25 wild places to get up close to nature in Norfolk
PUBLISHED: 09:52 18 June 2012
© ARCHANT NORFOLK 2012
From the Broads to heathlands, by way of coastal marshes and Fen wetlands, Norfolk has a surprisingly diverse range of natural habitats and wildlife. SIMON PARKIN picks 25 wild places where you can get close to nature.
Norfolk Wildlife Trust Cley Marshes is without doubt one of Britain’s best nature reserves for bird watching. The many hides provide spectacular views over pools and scrapes, which attract water birds in their thousands. During spring, the pools fill with wading birds such as spotted redshank on their way to Arctic breeding grounds. Sedge, reed and grasshopper warblers can be seen in the reed beds. The award-winning visitor centre has a shop and café that enjoys one of the best views in Norfolk. The visitor centre is open all year, 10am-5pm; reserve open daily, free parking and entry.
Ranworth Nature Reserve is a great place to experience the wildlife of the Broads.
You get to the floating visitor’s centre along boardwalks with signs explaining its ecology. The centre itself has many hands-on activities and you can take a guided boat trip. During summer, common terns nest on the artificial rafts and great crested grebes can be seen diving for fish. The mature oak woodland is home to many kinds of birds including robins, wrens, warblers and tawny owls. The visitor centre is open daily, 10am-5pm, free entry. Boat trips vary in price according to itinerary.
The largest Norfolk broad harbours a spectacular variety of plants and animals. There are gentle walks under wide skies for the casual visitor or chances for wildlife lovers to see rare species including swallowtail butterflies, bitterns and cranes. There are variety of themed boat trips and the opportunity to climb a 60ft tree tower and visit bird hides only accessible by boat. The visitor centre is open daily, 10am-5pm, £4.50, children free. Follow the signs to the nature reserve along Stubb Road. Boat trips vary in price according to itinerary.
A small reserve (near Rockland St Mary) providing views over Rockland Broad, the River Yare, reedbeds and open grazing marshes. A hide overlooks the broad, where in spring and summer, kingfishers and great crested grebes can be seen. Along the path, wetland warblers can be seen and barn owls hunt. Reserve open at all times, entry free.
At more than 300 acres, Foxley Wood (signposted from the A1067) is the largest remaining block of ancient woodland in Norfolk and thought to be more than 6,000 years old. The wide tracks or ‘rides’ support a great variety of woodland grasses and flowers including St John’s wort and several species of orchid, plus woodland insects and butterflies. Sparrowhawks and tawny owls breed and you may see woodpecker. Open daily (closed Thurs) 10am-5pm, free entry.
Thorpe Marshes is Norfolk Wildlife Trust’s first urban nature reserve. The 25-hectare site (off Yarmouth Road opposite Thunder Lane) consists of dykes that support a wealth of Broadland plants, in turn home to dragonflies and damselflies including Norfolk hawker. Look out for orange-tip and red admiral butterflies, and plants like water soldier, cuckoo flower and yellow flag iris. Reserve open all times, free entry.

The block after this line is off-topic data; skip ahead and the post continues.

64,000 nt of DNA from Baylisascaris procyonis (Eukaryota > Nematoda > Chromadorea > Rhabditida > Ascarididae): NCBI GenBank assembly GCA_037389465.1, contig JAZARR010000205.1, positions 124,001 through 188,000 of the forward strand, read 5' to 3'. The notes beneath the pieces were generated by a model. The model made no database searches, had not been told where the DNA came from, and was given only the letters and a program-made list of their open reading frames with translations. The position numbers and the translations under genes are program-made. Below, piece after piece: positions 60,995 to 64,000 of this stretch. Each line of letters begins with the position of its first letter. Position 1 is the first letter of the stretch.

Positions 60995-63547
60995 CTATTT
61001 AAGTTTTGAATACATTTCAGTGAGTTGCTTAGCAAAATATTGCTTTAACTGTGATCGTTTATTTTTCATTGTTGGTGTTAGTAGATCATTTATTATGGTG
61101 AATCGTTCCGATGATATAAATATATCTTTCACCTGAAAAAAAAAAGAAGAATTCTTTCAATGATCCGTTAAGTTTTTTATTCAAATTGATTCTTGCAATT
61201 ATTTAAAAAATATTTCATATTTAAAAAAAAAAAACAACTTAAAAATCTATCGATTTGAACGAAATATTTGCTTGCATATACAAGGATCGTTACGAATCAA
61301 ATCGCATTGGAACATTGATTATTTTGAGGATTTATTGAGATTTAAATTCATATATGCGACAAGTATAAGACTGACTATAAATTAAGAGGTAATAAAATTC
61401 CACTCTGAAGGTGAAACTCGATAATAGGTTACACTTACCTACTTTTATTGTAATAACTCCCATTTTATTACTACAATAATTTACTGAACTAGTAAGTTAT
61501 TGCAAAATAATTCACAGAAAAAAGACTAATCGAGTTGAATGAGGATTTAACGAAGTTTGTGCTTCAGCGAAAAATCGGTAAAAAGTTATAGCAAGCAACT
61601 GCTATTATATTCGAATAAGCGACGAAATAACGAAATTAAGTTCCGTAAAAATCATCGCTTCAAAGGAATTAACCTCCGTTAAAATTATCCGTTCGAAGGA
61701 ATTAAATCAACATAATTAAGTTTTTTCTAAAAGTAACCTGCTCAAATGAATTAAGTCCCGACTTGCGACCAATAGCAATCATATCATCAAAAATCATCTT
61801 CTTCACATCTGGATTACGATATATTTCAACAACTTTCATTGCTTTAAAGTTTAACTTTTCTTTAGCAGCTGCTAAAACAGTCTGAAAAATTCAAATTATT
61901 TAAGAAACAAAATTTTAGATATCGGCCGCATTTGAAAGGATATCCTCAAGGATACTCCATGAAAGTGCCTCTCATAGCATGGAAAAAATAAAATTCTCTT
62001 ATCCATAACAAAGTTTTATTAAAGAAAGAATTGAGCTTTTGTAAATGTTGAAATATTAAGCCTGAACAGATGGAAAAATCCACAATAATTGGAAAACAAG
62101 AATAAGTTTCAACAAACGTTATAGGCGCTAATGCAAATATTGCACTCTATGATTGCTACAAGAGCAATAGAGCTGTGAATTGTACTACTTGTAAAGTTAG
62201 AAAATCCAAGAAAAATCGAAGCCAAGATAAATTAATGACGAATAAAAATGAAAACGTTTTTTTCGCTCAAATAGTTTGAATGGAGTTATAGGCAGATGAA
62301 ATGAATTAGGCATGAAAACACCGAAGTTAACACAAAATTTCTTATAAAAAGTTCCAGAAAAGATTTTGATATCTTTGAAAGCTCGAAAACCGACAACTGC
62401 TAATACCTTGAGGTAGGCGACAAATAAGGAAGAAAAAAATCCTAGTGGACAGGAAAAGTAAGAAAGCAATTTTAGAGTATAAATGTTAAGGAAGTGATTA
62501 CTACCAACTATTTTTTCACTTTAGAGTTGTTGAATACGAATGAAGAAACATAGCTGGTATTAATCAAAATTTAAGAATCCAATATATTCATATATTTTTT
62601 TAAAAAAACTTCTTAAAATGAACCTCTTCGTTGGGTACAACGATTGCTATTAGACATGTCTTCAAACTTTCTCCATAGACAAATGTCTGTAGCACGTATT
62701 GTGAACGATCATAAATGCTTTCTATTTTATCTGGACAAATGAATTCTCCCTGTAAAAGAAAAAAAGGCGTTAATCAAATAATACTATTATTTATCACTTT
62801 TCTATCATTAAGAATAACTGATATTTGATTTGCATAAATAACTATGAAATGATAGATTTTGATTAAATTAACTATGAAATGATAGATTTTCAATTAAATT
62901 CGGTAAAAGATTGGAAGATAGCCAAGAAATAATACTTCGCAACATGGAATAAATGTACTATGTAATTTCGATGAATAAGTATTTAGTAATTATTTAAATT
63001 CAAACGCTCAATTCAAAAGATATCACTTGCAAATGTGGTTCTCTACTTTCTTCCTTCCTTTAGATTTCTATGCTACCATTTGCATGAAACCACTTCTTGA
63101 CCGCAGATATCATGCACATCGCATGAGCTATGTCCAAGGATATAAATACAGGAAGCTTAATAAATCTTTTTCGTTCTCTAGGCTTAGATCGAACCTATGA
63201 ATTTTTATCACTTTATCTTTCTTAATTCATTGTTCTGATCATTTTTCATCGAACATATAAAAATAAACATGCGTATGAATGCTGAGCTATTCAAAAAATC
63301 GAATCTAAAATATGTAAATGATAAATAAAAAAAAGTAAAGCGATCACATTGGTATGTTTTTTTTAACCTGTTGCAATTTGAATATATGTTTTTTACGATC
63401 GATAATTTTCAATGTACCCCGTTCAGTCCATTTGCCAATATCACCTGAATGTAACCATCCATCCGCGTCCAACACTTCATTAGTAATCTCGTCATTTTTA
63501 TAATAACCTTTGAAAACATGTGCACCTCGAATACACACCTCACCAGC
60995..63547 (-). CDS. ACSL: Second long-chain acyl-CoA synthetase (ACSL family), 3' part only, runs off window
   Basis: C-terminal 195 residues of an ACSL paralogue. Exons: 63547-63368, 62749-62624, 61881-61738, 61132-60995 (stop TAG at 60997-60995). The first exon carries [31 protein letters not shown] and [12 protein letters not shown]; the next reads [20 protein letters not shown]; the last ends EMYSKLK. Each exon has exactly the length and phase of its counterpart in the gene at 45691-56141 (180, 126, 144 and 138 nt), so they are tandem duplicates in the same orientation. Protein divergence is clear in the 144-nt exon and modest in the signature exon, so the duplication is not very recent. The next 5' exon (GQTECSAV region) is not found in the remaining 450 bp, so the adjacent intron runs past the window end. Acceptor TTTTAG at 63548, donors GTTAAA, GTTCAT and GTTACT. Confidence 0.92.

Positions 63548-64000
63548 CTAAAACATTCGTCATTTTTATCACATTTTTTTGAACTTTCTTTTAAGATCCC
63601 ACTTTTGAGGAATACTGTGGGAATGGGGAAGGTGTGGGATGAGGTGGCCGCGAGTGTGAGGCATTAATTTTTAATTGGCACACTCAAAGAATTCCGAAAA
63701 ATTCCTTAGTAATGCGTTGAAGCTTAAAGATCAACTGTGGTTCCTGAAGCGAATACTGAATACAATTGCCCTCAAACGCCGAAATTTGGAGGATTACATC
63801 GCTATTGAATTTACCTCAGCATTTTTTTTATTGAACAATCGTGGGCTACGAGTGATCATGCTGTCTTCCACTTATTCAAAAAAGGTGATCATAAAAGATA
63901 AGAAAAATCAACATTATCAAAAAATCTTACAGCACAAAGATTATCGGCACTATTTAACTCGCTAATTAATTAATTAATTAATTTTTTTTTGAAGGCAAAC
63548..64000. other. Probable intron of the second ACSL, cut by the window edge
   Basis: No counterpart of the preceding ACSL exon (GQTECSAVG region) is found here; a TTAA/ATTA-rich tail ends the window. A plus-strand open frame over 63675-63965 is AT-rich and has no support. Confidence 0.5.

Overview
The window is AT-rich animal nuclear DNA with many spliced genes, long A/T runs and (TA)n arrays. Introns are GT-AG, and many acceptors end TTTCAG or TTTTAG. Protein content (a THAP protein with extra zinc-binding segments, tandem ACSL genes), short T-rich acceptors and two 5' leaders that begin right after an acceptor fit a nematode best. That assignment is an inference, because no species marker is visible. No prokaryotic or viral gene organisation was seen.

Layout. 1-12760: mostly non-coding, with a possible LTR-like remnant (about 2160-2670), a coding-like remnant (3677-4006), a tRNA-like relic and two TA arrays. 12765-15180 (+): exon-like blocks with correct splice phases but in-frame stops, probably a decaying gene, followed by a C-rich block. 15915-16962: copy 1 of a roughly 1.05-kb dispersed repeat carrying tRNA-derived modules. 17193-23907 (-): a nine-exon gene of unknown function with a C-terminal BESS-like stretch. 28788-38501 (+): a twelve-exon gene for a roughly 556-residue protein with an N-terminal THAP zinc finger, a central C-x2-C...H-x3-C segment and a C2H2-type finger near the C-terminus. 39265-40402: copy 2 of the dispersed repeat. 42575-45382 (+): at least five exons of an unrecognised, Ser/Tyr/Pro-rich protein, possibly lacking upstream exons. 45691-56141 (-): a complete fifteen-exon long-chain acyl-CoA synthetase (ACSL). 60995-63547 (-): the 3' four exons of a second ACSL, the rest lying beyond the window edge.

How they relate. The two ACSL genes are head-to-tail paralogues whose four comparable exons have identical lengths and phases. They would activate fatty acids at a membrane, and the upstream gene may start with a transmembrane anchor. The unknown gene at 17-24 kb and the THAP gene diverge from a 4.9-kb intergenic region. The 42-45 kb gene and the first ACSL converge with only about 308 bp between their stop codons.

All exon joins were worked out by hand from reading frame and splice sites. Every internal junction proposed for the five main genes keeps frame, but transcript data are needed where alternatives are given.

SURLINGHAM CHURCH MARSH
This small reserve provides a delightful circular walk around reedbeds, fens and pools. In spring and summer, marsh harriers, kingfishers, water rails, and reed and sedge warblers can be seen. Wetland wild flowers provide a riot of colour. Reserve open all times, free entry.
UPTON BROAD AND MARSHES
Situated within the Bure valley, just upstream of Acle, an area of quiet beauty and wildness. It supports some of Broadland’s rarest wildlife: from swallowtail butterflies and Norfolk hawker dragonflies to water voles, otters and a host of wetland plants. You will find primeval-looking alder carr woodlands, open water, fens, reed-fringed dykes and grazing marshes. Open daily, from dawn to dusk throughout the year, free entry.
Pensthorpe Nature Reserve supports a wide range of conservation activities. Red squirrels, corncrakes and cranes have all benefited from their assistance. There is an ever-changing list of species, so make sure you take your binoculars. Lots of walks and activities (the Wayland guided tour is excellent), plus a café and shops. Open daily, 10am-5pm, £9.75 (£8 cons), £6.25 children.
The Broads at their best. Reedbeds, woodlands and orchid-rich meadows and you could chance upon splendid marsh harriers, secretive bitterns or the bright flash of a kingfisher. In spring and summer the meadows bloom with flowers, and attract an array of dragonflies and butterflies. Open daily, from dawn to dusk until October, £3.50 (£2.50 cons), £1.50 children.
A trip to Titchwell means vast skies and sandy beaches with the hint of sea salt in the air. The reedbeds are alive with the ‘pinging’ song of bearded tits and the twittering of warblers. Swifts and swallows dart overhead and the lagoons are full of wildlife. There is a café while the shop stocks everything necessary for your wildlife wanderings. This reserve also has a very busy programme of guided walks and other themed activities. The visitor centre is open daily, 9.30am-5pm, £4.